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TV SHOW REVIEW - Luke Cage: Season 1

Following the success of Daredevil and Jessica Jones on Netflix, the next character to get a series was none other than Luke Cage. Having already appeared as a guest star in Season 1 of “Jessica Jones”, I was already familiar with the character and his skillset. Unbreakable skin seemed like an awesome power and I was excited to see where Luke’s adventures in his own part of town would take him.

Season 1 of “Luke Cage” sees our titular character moving to the neighbourhood of Harlem. After finding out what happened to his wife, Reeva, Luke is keen initially to keep a low profile and just make an honest living. However when it appears that the local club owner and resident don, Cornell ‘Cottonmouth’ Stokes and his cousin, budding politician, Mariah Dillard are making money by selling guns on the streets of Harlem, Luke finds himself involved in a beef that he didn’t start. Added to the mix is a familiar, yet disconcerting, face from his past whose presence could threaten to unravel everything the new life that Luke has built. Can Cage step up to mark and protect his new home?

Given that this show was following “Daredevil” and “Jessica Jones”, I had really high hopes for it. I also felt like Luke was one of my favourite characters in Season 1 of “Jessica Jones”. That being said, this show, unfortunately, did not excite me in the same ways the other two did. I found that the show really dipped at certain points and never really reached the highs that I expected it to get to.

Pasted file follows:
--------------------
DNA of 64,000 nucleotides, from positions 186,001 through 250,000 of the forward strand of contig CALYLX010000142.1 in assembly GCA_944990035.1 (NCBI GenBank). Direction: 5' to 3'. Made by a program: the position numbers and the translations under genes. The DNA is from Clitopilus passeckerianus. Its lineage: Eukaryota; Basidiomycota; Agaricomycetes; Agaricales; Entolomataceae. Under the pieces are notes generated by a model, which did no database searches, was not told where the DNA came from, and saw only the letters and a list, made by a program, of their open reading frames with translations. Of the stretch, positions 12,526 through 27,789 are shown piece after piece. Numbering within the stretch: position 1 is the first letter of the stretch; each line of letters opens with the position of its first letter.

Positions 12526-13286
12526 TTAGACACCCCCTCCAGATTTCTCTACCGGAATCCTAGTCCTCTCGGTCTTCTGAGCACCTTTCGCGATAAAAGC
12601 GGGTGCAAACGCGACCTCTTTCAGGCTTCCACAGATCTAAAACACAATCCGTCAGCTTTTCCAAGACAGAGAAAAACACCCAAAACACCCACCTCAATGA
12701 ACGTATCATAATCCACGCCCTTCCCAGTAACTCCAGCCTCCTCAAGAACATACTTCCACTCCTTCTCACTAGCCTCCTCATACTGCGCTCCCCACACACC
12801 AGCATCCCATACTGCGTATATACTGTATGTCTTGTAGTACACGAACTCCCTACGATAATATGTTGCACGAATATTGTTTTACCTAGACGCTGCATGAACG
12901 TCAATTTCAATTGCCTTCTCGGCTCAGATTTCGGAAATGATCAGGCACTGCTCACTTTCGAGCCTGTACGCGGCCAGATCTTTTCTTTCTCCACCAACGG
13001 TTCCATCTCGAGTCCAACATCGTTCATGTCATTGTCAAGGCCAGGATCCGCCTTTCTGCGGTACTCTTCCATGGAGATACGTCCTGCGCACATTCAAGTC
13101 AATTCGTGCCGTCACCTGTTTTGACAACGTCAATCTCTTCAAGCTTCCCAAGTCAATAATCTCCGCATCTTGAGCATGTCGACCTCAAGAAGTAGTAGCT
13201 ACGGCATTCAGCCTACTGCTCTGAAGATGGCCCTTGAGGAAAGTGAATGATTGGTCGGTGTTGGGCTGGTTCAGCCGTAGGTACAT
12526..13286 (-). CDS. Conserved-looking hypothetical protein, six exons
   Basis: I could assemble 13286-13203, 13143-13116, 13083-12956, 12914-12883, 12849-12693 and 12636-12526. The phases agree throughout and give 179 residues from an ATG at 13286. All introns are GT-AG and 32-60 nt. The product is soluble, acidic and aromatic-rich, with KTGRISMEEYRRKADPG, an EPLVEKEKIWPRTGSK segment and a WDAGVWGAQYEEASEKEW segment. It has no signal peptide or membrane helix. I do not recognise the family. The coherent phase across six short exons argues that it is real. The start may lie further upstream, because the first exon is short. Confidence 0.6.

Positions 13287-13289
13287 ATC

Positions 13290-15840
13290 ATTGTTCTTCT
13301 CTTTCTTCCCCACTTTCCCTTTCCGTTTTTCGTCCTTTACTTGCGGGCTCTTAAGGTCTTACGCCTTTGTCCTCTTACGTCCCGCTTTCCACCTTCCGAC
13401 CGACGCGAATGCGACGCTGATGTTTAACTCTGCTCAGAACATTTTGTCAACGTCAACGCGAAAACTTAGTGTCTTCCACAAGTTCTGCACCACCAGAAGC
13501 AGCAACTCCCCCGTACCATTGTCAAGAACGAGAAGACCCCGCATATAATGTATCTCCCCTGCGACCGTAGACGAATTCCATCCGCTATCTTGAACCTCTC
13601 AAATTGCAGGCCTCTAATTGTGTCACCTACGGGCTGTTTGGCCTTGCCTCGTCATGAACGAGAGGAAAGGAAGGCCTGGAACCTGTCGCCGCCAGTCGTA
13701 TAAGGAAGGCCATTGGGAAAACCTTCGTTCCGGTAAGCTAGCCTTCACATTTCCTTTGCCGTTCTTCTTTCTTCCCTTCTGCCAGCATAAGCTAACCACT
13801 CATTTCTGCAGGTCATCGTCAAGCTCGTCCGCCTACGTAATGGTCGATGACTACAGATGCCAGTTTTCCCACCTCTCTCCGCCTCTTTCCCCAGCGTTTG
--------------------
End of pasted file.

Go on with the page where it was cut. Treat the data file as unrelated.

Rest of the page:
As I mentioned before Luke, played by Mike Colter, was a familiar face from “Jessica Jones”. However, there was another recurring character, Claire, the nurse, played by Rosario Dawson, who had helped both Matt Murdock and Jessica Jones. That connecting thread was nice to see. The standout performance for me though was without a shadow of a doubt, Cornell Stokes, played by the fantastic Mahershala Ali. His performance was akin to none that I’ve seen before and one of my criticisms of the show was the way that they dealt with his story arc. Unlike Kingpin in “Daredevil” and Kilgrave in “Jessica Jones”, Stokes isn’t given the time to flesh out his master plan.

In terms of cinematography, “Luke Cage” spends the majority of its season grounded in realism. Therefore there wasn’t any need for any CGI effects. Given the rather large budgets that Netflix could generally provide, I found that the camera work was excellent as was the general scenery and sets, most of which were actually filmed in the area of Harlem. The music was, however, one of the more positive aspects to the show and I found that almost all of it was focused on Afro-Caribbean artists, highlighting the agenda of the show.

In conclusion, I did not enjoy Luke Cage as much as I expected to. Sure there were moments in the season that had me excited, but there were too many filler episodes. It probably also didn’t help that the villains never really matched up to Luke’s powerset, so it always felt like it was a one-way fight. My only hope is that the next season is much better!


  • Story: ★★½

  • Acting: ★★★½

  • Filmography: ★★★

  • Integral vs Filler Episodes: ★★

  • Enjoyability: ★★½

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